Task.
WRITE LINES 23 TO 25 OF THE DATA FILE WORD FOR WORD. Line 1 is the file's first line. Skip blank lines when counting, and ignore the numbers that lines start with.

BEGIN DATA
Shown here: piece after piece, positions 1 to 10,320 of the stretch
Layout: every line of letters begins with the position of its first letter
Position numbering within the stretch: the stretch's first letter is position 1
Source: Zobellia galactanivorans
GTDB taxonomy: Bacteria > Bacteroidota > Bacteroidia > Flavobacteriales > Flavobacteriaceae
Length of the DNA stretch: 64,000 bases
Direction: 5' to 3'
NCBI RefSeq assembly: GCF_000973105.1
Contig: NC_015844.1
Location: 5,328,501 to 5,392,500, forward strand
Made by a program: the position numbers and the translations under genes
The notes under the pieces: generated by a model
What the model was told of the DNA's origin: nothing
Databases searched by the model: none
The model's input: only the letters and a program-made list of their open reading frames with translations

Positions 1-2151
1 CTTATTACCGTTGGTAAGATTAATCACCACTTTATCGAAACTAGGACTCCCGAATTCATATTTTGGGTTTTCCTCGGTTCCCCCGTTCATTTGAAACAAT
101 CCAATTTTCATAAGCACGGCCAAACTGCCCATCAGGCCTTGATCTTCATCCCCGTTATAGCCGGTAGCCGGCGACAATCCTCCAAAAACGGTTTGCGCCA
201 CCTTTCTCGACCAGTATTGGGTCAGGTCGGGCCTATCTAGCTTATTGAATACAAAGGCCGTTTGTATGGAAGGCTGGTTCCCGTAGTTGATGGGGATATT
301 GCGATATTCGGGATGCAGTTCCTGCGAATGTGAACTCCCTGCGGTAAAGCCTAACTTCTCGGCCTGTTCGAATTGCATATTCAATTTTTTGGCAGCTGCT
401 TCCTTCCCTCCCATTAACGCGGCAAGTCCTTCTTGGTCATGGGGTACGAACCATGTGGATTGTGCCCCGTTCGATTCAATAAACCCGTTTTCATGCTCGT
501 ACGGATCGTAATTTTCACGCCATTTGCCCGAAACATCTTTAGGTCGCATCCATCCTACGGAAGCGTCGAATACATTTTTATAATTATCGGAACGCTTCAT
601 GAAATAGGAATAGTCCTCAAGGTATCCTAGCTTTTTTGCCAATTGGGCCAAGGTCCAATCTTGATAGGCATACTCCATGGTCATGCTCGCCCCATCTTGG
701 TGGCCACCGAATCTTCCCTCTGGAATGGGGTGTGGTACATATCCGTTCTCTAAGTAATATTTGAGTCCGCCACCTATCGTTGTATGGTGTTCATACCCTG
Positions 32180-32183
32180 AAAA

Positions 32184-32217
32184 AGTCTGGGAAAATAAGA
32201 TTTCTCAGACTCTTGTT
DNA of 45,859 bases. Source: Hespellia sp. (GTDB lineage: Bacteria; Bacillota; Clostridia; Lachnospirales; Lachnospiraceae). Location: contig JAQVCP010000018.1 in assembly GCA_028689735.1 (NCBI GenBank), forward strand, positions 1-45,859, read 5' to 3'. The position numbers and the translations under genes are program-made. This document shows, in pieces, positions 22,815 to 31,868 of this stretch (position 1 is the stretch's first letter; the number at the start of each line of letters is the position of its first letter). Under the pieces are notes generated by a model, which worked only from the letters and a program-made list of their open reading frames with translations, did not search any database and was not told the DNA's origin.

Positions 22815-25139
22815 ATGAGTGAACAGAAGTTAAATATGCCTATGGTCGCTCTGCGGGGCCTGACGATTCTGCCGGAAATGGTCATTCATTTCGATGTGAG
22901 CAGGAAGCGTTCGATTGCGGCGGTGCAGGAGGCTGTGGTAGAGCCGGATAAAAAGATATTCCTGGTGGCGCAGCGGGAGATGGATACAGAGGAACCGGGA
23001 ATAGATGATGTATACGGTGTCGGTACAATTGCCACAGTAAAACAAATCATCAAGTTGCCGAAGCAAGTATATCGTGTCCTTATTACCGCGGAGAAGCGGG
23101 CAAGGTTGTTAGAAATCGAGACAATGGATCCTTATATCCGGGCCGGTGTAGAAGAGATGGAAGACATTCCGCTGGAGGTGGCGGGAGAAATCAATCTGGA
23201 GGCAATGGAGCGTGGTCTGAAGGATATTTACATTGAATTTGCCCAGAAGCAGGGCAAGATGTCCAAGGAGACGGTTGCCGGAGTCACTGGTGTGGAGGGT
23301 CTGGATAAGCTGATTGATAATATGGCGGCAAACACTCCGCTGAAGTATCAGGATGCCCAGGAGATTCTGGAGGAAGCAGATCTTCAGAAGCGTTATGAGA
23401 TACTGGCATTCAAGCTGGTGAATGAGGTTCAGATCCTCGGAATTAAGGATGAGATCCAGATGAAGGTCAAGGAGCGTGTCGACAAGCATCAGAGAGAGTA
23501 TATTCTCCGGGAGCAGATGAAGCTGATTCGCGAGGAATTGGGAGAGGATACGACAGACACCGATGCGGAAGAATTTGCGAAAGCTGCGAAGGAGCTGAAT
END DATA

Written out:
601 GAAATAGGAATAGTCCTCAAGGTATCCTAGCTTTTTTGCCAATTGGGCCAAGGTCCAATCTTGATAGGCATACTCCATGGTCATGCTCGCCCCATCTTGG
701 TGGCCACCGAATCTTCCCTCTGGAATGGGGTGTGGTACATATCCGTTCTCTAAGTAATATTTGAGTCCGCCACCTATCGTTGTATGGTGTTCATACCCTG
Positions 32180-32183